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St. Aloysius Church holds prayer memorial, plants crosses to honor victims of police brutality

Posted at 2:16 PM, Jun 21, 2020
and last updated 2020-06-24 07:30:02-04

CLEVELAND — Demonstrations across the world against police brutality and systemic racism are not slowing down following the deaths of George Floyd and other Black people at the hands of police.

St. Aloysius Church in Cleveland is continuing the conversation about police brutality while honoring victims of police violence.

Every Sunday since George Floyd’s death, the church congregation has held a prayer service on the church’s front steps, observing a moment of silence to honor his life. Starting the week after, they began planting crosses marked with the names of Black people killed by police outside of the church - remembering their lives, praying for their families, and hoping for change.

“We can no longer tolerate and have a blind eye for the evil of racism,” said Gregory Clifford, a St. Aloysius parishioner.

“We have a mostly African-American parish and we felt that we had to say or do something and so this is what we decided to do,” said Charlotte Perkins, a pastoral council chairperson with St. Aloysius Church.

Each week, parishioners read the names of ten people, have a minute of silent prayer for each of them, and then walk to the front of the church parking lot to plant the crosses. Each cross bears the names of each victim as well as the cities where they died, including Cleveland.

“It’s a good feeling to know that we're doing something, we’re making a statement and placing their names on a cross brings that Christianity aspect into our beliefs that these deaths are wrong,” said Clifford.

In addition to their prayers, Clifford says members of the congregation are also planning on using their votes to usher in change.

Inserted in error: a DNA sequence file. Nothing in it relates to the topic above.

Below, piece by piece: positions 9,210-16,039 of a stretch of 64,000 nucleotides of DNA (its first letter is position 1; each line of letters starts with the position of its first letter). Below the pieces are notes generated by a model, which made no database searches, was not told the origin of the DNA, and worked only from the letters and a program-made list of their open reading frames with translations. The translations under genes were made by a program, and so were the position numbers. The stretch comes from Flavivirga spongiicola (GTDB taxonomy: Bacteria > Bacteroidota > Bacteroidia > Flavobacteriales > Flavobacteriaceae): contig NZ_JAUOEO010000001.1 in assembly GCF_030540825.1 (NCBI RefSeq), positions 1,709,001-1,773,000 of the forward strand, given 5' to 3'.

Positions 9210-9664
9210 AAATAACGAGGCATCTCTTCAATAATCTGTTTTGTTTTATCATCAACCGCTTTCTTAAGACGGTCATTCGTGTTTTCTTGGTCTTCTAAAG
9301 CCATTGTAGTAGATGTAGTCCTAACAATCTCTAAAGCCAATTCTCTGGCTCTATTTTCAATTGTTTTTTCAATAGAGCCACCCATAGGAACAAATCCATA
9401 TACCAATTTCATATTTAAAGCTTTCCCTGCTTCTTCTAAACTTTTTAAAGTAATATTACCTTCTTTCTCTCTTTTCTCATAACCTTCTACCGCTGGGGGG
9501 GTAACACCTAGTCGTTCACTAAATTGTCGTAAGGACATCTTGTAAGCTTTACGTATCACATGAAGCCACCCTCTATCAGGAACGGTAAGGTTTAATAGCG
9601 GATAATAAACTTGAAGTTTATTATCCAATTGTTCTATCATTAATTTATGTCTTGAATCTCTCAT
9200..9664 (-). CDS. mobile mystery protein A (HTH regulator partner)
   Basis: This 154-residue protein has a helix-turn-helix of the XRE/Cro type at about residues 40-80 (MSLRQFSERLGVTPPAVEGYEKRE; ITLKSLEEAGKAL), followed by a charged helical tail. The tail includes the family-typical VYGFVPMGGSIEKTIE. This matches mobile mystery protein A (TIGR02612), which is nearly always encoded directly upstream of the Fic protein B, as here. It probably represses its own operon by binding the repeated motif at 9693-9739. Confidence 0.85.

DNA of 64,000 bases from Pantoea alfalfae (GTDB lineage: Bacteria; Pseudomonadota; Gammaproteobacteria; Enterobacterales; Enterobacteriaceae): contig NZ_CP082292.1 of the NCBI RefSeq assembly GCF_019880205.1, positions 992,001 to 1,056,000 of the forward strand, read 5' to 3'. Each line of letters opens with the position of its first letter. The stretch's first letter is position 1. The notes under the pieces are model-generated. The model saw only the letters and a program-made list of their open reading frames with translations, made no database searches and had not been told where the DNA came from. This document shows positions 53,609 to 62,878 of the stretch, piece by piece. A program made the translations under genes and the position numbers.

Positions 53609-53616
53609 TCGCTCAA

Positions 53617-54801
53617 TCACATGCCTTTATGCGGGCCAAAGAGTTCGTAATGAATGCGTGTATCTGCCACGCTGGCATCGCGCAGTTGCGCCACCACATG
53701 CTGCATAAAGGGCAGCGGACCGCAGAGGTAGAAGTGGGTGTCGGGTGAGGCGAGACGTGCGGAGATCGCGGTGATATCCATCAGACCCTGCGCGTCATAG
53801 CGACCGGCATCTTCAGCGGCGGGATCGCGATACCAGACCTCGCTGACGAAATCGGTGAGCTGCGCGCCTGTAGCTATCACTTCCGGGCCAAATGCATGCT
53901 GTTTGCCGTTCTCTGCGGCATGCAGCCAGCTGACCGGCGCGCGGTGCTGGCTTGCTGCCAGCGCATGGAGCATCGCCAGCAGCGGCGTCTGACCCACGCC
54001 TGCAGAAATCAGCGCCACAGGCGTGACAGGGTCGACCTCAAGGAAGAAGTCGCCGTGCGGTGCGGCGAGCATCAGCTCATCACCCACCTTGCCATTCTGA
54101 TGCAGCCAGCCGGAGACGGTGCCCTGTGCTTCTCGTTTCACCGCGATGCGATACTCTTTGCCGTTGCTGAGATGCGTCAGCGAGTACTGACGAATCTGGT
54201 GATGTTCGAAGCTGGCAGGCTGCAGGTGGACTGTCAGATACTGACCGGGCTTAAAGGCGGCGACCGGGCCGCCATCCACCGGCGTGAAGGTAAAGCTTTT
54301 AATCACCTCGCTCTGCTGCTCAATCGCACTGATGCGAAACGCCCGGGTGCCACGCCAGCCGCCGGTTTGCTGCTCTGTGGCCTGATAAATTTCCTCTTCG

“Vote for change is an important aspect of how we can put the right individuals into positions of power that are sensitive to the needs of the community and not polarizing us and separating us and causing division and strife,” said Clifford.

Perkins, who is also a former Cleveland police officer for 25 years, says its painful to see so much violence. She’s calling for more police training as well as more diversity.

“The police department should represent the African-Americans who are here, there should be more African-Americans on the police department, more minorities on the police department, so that people can feel comfortable because people don't feel comfortable,” said Perkins.

Right now, white males make up 59% of the city’s police department, while according to the U.S. Census Bureau, Black people make up 50% of the city’s population. At a Cleveland city council safety committee last week, Cleveland Police Chief Calvin Williams says it will likely be another two years before the city fully meets the diversity hiring goals set under a consent decree with the U.S. Department of Justice.

Leaders at St. Aloysius say they have a long list of names to write on crosses. They hope to continue planting them throughout the summer and even until Election Day.

RELATED: Frustrations grow during meeting between Cleveland City Council, police

Jade Jarvis is a reporter at News 5 Cleveland. Follow her on Facebook, Twitter, and Instagram.

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